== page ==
• 9. We took a summer holiday in August until the bad weather started.
  • 10. He liked to watch movies on Sundays when he was younger until he got a job.

Past Perfect Continuous Tense

The past perfect continuous tense is used to talk about something that had been happening before something else in the past. To make a sentence in this tense, use “had been” plus the leading verb with “-ing”. For example: “I had been eating dinner when the phone rang.”

Here are ten more examples:

  • 1. She had worked in a bank for two years before moving to the city.
  • 2. The sun had been rising in the east when it suddenly started to rain.
  • 3. We have been speaking English at home since we visited India last year.
  • 4. He had brushed his teeth twice a day before he went to bed yesterday evening.
  • 5. It had been raining every day here in Seattle for a week before last weekend.
  • 6. I played football on Saturdays until it suddenly stopped raining.
  • 7. They had been going to school by bus every day since the beginning of the year until the holidays started.
  • 8. She had loved to read books since she was a child until she lost her glasses.
  • 9. We had been taking a summer holiday in August for two weeks until the bad weather started.
  • 10. He liked watching movies on Sundays when he was younger until he got a job.

Future Simple Tense

The future simple tense is used to talk about something that will happen. To make a sentence in this tense, use “will” plus the main verb in its base form. For example: “I will eat dinner tomorrow.”

Here are ten more examples:

  • 1. She will work in a bank next year.
  • 2. The sun will rise in the east tomorrow morning.
  • 3. We will speak English at home when we visit India next month.
  • 4. He will brush his teeth twice daily before going to bed tonight.
  • 5. It will rain every day here in Seattle next week.
  • 6. I will play football on Saturdays until it stops raining.
  • 7. They will go to school by bus every day when the holidays start.
  • 8. She will love to read books since she was a child when she got her glasses back.
  • 9. We will take a holiday in August next summer until the good weather starts.
  • 10. He likes to watch movies on Sundays when he is older after he gets a job.

Future Continuous Tense

The future continuous tense is used to talk about something happening in the future. To make a sentence in this tense, use “will be” plus the leading verb with “-ing”. For example: “I will eat dinner at 6 PM tomorrow.”

Here are ten more examples:

  • 1. She will work in a bank next year when she moves to the city.
  • 2. The sun will rise in the east when it starts raining tomorrow morning.
  • 3. We will speak English at home since we are visiting India next month.
  • 4. He will brush his teeth twice a day before going to bed tonight.
  • 5. It will be raining every day here in Seattle next week.
  • 6. I will be playing football on Saturdays until it stops raining.
  • 7. They will be going to school by bus every day when the holidays start.
  • 8. She will be loving to read books since she was a child when she gets her glasses back.
  • 9. We will be taking a holiday in August next summer until the good weather starts.
  • 10. He will be liking to watch movies on Sundays when he is older after he gets a job.

Future Perfect Tense

The future perfect tense is used to talk about something that will happen. To make a sentence in this tense, use “will have” plus the main verb in its past participle form. For example: “I will have eaten dinner by 6 PM tomorrow.”

Here are 10 more examples:

  • 1. She will have worked in a bank for two years when she moves to the city next year.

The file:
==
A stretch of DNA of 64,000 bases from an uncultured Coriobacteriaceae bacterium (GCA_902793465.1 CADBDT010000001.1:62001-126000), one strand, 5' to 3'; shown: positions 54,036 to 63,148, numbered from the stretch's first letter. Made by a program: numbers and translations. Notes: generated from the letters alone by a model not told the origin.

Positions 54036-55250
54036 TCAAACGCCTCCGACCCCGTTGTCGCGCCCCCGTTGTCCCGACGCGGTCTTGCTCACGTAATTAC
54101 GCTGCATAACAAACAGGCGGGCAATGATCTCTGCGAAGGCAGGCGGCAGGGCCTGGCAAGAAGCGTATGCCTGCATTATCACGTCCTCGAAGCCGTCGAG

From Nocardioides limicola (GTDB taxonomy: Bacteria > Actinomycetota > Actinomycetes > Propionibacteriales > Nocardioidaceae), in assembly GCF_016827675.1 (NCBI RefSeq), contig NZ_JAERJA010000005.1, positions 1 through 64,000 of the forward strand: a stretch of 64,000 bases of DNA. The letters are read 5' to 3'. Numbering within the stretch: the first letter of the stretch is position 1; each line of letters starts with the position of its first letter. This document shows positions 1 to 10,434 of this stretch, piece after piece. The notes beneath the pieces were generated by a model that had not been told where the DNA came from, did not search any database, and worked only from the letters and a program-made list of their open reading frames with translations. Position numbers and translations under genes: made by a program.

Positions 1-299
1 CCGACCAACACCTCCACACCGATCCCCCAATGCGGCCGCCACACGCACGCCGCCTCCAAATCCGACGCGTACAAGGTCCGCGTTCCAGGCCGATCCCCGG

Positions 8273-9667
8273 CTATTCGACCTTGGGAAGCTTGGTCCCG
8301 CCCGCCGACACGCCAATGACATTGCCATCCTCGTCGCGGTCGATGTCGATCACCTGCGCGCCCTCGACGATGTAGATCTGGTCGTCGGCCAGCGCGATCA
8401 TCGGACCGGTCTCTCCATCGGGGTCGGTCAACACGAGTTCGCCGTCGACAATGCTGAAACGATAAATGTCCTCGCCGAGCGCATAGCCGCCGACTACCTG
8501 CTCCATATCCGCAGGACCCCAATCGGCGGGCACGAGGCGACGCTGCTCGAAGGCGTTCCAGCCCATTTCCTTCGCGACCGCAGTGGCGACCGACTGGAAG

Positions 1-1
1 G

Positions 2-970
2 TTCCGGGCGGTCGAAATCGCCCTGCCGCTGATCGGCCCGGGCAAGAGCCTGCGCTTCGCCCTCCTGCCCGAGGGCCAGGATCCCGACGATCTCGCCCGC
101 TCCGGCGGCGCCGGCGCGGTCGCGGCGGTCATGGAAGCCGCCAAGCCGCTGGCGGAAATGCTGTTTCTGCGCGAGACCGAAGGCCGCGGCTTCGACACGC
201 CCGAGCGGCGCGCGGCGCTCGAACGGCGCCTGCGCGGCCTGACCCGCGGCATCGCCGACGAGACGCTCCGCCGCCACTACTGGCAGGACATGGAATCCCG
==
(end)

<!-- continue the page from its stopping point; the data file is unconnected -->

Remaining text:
• 2. The sun will have risen in the east before it starts raining tomorrow morning.
  • 3. We will have spoken English at home since we visit India next month.
  • 4. He will have brushed his teeth twice a day before he goes to bed tonight.
  • 5. It will have been raining every day here in Seattle for a week by next weekend.
  • 6. I will have played football on Saturdays until it stops raining.
  • 7. They will have gone to school by bus every day when the holidays start.
  • 8. She will have loved to read books since she was a child when she gets her glasses back.
  • 9. We will have taken a holiday in August next summer until the good weather starts.
  • 10. He will have liked to watch movies on Sundays when he is older after he gets a job.

Future Perfect Continuous Tense

The future perfect continuous tense is used to talk about something that will have been happening until a certain point. To make a sentence in this tense, use “will have been” plus the leading verb with “-ing”. For example: “I will have been eating dinner all day tomorrow.”

Here are 10 more examples:

  • 1. She will have been working in a bank for the past two years when she moves to the city next year.
  • 2. The sun will have been rising in the east all morning before it starts raining tomorrow.
  • 3. We will have been speaking English at home since we visit India next month.
  • 4. He will have been brushing his teeth twice a day for the past few weeks before he goes to bed tonight.
  • 5. It will have been raining every day here in Seattle until next weekend.
  • 6. I will have been playing football on Saturdays until it stops raining.
  • 7. They will have been going to school by bus every day for the past two weeks when the holidays start.
  • 8. She will have been loving to read books since she was a child when she gets her glasses back.
  • 9. We will have been taking a holiday in August next summer until the good weather starts.
  • 10. He will have been liking to watch movies on Sundays for the past few months when he is older after he gets a job.

Hopefully, this breakdown of the different tenses helps you understand when each should be used. Remember to use them correctly and form sentences that make sense in context! Good luck!

If you enjoyed this article, you will definitely like our article on the different text types that should be taught in school!

Below is our quiz on the 12 different tenses! For more quizzes, plans and units of work, visit our TES store.